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Official statement of Oyu Tolgoi LLC in relation to information, data and facts related to Oyu Tolgoi discussed during open session of the State Great Khural dated 1 February, 2013

5 February, 2013

During the 1 February 2013 session, many issues were raised that Oyu Tolgoi has previously addressed through numerous meetings with government and ministry officials and staff. The fact that these issues are still being raised underscores the importance of the company’s ongoing efforts to communicate fully with the government and citizens of Mongolia. Oyu Tolgoi is committed to being transparent and open about its operations and actions. This document provides responses to the major issues raised during the session.


Oyu Tolgoi Phase 1 Capital

Oyu Tolgoi, through Erdenes Oyu Tolgoi LLC, has always openly communicated with the Government of Mongolia and the Oyu Tolgoi Board of Directors on important topics related to the project, ranging from initial investment to the financing plan for underground development and estimates of dividends. Quarterly financial reports are also sent to the General Taxation Authority and the Ministry of Finance.

There is some confusion regarding the cost incurred to build the mine, with various commentators quoting different numbers. The table below compares the original capital estimate in the Feasibility Study approved in 2010 against total actual expenditure to the end of 2012.

Oyu Tolgoi Capital Expenditure Comparatives ($US billion)

  2010 Approved Feasibility Study Oyu Tolgoi LLC Capital as at 31 December 2012
Initial Phase 1 Capital    
Sunk Costs (pre IA) 1.1 1.1
Phase 1 (post IA) 4.1 4.7
Subtotal 5.2 5.8
Indirect Capital Costs    
VAT and Customs 0.4 0.5
Management Fee 0.1 0.2
Total Phase 1 Development 5.7 6.5

As at 31 December, 2012 Oyu Tolgoi’s financial statements reported total assets of US$7.4 billion comprising US$6.5 billion of Phase 1 Development costs (shown above) plus interest costs on loans (US$0.5 billion), early Phase 2 capital (US$0.3 billion) and further exploration (US$0.1 billion).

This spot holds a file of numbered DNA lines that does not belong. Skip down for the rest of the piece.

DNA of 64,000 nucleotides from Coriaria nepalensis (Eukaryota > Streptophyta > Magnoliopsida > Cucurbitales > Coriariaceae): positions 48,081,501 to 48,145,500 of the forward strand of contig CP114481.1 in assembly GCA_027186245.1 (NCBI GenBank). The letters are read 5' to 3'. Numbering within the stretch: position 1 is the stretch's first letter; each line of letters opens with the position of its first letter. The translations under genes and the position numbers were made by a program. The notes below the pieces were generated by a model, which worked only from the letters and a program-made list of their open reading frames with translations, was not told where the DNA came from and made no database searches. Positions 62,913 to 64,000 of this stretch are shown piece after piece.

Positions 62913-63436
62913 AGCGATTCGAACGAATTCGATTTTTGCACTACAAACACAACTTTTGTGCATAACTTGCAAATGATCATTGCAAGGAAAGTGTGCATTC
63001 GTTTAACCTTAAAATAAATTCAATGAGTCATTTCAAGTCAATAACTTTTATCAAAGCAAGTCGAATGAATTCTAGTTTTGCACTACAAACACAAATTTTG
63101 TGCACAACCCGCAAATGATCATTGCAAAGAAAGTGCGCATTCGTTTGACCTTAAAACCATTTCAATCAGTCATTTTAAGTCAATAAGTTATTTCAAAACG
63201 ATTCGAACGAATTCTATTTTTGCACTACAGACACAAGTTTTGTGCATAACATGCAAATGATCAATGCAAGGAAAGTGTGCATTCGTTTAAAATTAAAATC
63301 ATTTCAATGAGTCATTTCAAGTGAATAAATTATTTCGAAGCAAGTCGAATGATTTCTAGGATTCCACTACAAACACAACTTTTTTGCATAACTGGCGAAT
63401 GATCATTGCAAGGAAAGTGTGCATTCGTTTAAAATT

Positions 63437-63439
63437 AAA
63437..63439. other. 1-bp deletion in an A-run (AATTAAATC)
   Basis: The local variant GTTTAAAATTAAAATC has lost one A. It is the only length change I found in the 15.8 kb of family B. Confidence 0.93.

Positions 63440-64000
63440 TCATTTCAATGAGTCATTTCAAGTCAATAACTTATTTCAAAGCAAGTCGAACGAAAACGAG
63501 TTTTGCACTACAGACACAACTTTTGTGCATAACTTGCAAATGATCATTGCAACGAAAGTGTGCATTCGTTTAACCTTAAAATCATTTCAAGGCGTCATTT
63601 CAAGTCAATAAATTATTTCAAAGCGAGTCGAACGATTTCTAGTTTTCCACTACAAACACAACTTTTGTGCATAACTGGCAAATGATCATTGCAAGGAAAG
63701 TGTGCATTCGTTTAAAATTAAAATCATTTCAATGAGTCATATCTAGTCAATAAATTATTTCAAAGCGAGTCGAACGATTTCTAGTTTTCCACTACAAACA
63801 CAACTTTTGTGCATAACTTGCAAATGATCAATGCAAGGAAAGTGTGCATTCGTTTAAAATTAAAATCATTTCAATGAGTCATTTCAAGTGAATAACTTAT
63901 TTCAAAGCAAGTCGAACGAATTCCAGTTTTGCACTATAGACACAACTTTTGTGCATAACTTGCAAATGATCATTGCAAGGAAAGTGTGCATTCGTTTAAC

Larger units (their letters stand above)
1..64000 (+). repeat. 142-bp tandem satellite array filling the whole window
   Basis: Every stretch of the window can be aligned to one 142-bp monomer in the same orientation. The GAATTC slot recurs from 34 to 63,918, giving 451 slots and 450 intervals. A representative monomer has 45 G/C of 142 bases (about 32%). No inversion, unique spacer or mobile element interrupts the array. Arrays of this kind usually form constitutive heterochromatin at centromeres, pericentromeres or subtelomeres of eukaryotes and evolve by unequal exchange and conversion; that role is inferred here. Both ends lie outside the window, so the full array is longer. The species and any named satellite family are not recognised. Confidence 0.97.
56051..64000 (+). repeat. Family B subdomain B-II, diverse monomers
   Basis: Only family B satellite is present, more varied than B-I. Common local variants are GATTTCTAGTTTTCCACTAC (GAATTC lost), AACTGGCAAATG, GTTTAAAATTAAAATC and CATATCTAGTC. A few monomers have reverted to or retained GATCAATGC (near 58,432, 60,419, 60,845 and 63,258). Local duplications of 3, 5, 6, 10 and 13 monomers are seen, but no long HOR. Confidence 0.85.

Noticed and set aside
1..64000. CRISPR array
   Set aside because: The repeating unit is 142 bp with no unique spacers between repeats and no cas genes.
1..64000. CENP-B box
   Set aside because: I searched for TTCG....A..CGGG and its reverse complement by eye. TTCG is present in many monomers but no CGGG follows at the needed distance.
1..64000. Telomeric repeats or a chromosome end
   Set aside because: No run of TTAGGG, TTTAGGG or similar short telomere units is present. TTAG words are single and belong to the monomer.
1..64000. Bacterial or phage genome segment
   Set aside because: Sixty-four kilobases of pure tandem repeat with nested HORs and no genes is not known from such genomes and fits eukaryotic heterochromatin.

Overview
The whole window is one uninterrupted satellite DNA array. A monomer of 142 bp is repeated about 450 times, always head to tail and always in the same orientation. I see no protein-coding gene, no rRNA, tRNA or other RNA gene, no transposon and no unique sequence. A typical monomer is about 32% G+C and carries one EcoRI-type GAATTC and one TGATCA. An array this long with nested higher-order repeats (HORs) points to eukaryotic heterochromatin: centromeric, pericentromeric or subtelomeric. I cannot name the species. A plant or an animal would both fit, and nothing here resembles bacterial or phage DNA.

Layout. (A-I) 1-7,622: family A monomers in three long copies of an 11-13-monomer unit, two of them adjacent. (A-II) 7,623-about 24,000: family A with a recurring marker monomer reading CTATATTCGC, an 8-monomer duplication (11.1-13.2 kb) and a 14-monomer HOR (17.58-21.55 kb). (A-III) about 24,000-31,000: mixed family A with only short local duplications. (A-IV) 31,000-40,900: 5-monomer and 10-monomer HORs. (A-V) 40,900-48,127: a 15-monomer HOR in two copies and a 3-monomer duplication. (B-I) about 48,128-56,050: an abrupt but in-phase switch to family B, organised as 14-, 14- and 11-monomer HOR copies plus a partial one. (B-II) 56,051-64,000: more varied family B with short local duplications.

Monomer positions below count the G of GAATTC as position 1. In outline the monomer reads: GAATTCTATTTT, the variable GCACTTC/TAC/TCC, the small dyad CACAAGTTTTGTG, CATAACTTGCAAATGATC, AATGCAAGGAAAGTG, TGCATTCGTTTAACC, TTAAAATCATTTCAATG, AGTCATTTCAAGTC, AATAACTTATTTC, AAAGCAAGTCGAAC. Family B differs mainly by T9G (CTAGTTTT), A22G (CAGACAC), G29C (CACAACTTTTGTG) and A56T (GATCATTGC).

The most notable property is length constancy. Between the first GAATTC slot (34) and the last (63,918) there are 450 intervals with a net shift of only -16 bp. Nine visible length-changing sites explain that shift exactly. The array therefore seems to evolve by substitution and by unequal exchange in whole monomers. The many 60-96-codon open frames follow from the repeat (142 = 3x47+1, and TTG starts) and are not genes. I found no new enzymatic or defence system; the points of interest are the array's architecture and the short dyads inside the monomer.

How is development of Oyu Tolgoi financed?

Mongolia owns the minerals in the ground and leases the rights to extract those minerals to companies who pay the government for the leases. The companies then use their own funds to construct and operate the mines.

In the case of Oyu Tolgoi, the government chose to buy an equity stake of 34 percent in the company. To fund its 34 percent Erdenes Oyu Tolgoi chose to borrow money from the other shareholders.  Initially the interest rate agreed to between the shareholders was “Consumer Price Index + 9.9%”. However, investors reduced this to “LIBOR (London Interbank Offered Rate) + 6.5%”. This way, investors were able to reduce the loan interest rate by more than 3 per cent – well below their own cost of capital.

Erdenes Oyu Tolgoi is not required to repay it’s loan unless the business is profitable. If the project, for any reason, fails to earn high enough returns to repay the loan, then it will never be repaid and there will be no obligation on the Government of Mongolia. In short international investors who have provided all of the funding absorb the financial risk. Finally the opportunity for Erdenes Oyu Tolgoi LLC to obtain a low interest loan from other sources to finance its 34 per cent financing remains open according to the Investment Agreement.


Project Financing

Currently, investors are seeking to raise project finance from international banking and financial institutions to enable the next stage of development. Project financing would lower the interest rate the Government is paying with the opportunity to bring forward shareholder dividends. Project financing is expected to decrease the total cost of the business to all shareholders.



Rio Tinto provides to Oyu Tolgoi highly valuable skills, systems and processes. It also enables Oyu Tolgoi to benefit from Rio Tinto’s experience, reputation and goodwill in the international marketplace.

Management fees of this type are commonly used in mining joint ventures around the world. The fees compensate providers of services that enable the mine to operate successfully.

The Shareholders Agreement specifies that the Management Service Fee be calculated as:

  • 3 per cent of all capital and operating costs incurred prior to the commencement of production
  • 6 per cent of all capital and operating costs incurred after the commencement of production

There is a lot of variation in fee structures at other mining operations. Fees are commonly calculated as 1-3 per cent of revenue; however, cost-based fees are also frequently applied. Revenue-based fees have the disadvantage of rising when the price of minerals rises. They also often cover only marketing services and not the full range of services being provided by Rio Tinto, such as the technical expertise that comes from being the world’s foremost underground miner.